Raising a wall for a hero: Habitat for Humanity erects temporary tribute in Northampton for first lady Carter
|Published: 12-01-2023 12:07 PM
NORTHAMPTON — In front of the Unitarian Society of Northampton stands a temporary doorway and wall, raised on Tuesday by members of Pioneer Valley Habitat for Humanity in honor of former first lady Rosalynn Carter, who died on Nov. 19 at the age of 96.
Carter, along with her husband, former U.S. President Jimmy Carter, had been active with the national Habitat for Humanity organization since 1984, helping raise and build affordable homes across the country in efforts to improve the lives of low-income families.
“Raising a wall is something that Habitat for Humanity does for all of its projects, as a way of bringing people together,” said Megan McDonough, the executive director for the Pioneer Valley Habitat for Humanity. “The First Lady may have passed on and gone through one doorway to the next, but I think she has built so many opportunities through her advocacy and hard work.”
The Carters also established the Jimmy & Rosalynn Carter Work Project in partnership with Habitat for Humanity, working on larger-scale affordable housing projects with more than 100,000 volunteers to build and renovate more than 4,000 homes across the U.S. and in 14 other countries.
Although the Carters never worked on a project in the Pioneer Valley, volunteers from the region have traveled to work on several of their projects in other parts of the country, including Amanda Hanley of Sunderland, who last saw them in 2019 during a project in Nashville. That project had drawn national headlines after the former president, 95 at the time, had attended the project despite suffering a fall that resulted in a black eye and required several stitches.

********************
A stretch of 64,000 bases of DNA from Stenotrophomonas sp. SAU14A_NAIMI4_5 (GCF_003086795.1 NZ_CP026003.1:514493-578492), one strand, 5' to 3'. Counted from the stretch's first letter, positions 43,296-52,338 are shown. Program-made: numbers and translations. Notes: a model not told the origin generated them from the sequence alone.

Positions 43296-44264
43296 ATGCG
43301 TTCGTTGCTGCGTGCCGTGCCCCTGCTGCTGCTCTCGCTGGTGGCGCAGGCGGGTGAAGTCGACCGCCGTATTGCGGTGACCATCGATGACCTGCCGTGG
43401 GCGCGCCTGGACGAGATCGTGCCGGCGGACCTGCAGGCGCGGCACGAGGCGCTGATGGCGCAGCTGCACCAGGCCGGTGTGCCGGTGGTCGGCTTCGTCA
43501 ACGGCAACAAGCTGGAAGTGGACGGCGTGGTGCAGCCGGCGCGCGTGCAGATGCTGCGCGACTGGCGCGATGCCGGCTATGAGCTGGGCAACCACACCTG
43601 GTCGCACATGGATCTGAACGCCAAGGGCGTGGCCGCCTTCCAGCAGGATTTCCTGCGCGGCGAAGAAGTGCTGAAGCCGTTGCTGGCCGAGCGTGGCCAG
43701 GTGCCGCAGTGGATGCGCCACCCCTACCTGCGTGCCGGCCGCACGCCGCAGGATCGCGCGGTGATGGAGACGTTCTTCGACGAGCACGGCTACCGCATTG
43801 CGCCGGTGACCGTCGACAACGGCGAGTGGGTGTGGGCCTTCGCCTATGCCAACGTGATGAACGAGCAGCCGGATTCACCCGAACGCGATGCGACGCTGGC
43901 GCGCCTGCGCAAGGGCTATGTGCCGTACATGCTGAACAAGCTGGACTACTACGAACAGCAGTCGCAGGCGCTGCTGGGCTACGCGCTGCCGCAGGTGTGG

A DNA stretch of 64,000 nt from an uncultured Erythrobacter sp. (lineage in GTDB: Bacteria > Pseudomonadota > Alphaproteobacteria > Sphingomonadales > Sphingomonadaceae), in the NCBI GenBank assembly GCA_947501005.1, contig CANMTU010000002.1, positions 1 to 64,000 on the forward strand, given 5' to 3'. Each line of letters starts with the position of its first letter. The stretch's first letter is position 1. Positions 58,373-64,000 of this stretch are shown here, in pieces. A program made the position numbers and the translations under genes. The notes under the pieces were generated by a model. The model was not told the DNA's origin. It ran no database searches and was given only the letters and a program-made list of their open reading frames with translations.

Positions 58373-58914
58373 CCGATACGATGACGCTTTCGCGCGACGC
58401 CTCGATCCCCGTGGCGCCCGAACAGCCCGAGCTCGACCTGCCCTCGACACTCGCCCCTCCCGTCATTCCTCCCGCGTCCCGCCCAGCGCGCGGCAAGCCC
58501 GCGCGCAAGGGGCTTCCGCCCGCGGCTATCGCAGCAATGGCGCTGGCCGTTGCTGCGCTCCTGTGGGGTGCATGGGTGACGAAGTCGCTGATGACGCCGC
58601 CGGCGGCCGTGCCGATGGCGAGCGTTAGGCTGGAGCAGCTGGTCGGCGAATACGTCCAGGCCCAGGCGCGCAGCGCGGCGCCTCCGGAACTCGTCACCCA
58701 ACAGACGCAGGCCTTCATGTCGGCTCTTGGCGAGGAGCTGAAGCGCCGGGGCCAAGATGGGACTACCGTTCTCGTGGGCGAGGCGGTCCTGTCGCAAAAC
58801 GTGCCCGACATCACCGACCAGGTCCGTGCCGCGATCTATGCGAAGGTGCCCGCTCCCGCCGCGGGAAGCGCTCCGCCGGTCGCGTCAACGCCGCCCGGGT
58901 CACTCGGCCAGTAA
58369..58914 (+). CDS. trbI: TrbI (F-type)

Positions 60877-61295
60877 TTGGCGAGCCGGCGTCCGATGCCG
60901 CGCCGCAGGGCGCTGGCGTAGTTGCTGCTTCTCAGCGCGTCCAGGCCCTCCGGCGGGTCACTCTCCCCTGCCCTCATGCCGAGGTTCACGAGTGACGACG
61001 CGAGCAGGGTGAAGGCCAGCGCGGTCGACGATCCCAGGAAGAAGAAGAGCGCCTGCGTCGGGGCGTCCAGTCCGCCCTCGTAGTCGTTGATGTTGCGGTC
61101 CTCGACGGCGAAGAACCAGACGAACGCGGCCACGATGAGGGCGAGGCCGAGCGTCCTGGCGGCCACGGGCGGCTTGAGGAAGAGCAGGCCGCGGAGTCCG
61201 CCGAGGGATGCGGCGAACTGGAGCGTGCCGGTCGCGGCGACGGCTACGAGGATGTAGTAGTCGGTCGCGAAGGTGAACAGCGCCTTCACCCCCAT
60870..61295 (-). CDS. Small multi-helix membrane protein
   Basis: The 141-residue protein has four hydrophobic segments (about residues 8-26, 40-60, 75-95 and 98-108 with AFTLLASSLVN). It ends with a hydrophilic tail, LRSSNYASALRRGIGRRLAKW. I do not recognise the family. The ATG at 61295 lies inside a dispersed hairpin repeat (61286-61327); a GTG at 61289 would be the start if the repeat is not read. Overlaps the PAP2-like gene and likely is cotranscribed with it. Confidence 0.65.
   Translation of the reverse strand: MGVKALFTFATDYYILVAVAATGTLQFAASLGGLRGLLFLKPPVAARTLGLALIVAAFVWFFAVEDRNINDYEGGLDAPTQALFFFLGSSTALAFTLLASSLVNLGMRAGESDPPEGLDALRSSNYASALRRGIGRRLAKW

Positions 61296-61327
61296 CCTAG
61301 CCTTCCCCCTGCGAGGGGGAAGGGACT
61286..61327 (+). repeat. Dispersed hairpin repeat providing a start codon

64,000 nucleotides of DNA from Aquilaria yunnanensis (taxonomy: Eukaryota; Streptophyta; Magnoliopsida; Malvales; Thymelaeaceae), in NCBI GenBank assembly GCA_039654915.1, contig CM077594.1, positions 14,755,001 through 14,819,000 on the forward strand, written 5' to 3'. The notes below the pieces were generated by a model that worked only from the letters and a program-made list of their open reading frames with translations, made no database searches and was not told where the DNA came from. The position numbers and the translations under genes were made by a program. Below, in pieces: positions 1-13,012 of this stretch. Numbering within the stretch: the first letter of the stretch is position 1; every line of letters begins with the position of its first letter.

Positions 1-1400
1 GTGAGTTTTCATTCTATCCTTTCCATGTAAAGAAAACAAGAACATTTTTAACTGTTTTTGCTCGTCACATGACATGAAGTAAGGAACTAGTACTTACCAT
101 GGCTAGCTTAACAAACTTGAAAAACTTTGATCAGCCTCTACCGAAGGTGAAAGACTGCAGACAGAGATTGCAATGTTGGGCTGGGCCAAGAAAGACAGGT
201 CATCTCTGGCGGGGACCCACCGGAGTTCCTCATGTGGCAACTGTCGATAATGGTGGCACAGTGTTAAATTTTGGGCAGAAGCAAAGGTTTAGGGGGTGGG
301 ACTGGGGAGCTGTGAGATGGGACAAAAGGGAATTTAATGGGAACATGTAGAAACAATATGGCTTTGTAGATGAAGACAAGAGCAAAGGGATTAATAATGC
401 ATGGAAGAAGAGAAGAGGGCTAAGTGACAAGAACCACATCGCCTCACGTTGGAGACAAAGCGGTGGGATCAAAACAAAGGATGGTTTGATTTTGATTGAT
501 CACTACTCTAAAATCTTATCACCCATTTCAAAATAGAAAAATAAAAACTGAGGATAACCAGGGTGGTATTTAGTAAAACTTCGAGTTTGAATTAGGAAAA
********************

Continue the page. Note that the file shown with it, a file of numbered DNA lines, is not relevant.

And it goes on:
“They walk right amongst all the volunteers, and they really work all week,” Hanley said of the Carters. “They sit down and eat lunch wherever we eat lunch, they eat whatever food we eat. If it wasn’t for the cameras following them, you would just think they were regular, charming volunteers.”
She described Rosalynn as someone truly in love with her husband, with the couple often holding hands to help each other down the stairs, and noted her passion for monarch butterflies, which she would talk about to anybody who would listen.
“I think that their relationship and their love is something that everyone always takes away from meeting them,” Hanley said.
At the doorway display in Northampton, passers-by have an opportunity to write upon the frames in tribute to the former first lady.
“Rosalynn, you are missed,” one inscription reads. Another one states “Rosalynn — you are a hero.”
In 2016, Habitat for Humanity named the Carters as the inaugural Habitat Humanitarians for their dedication to service. The Northampton display is one of several local observances being held at local Habitat for Humanity chapters to honor Rosalynn Carter.
Alexander MacDougall can be reached at firstname.lastname@example.org.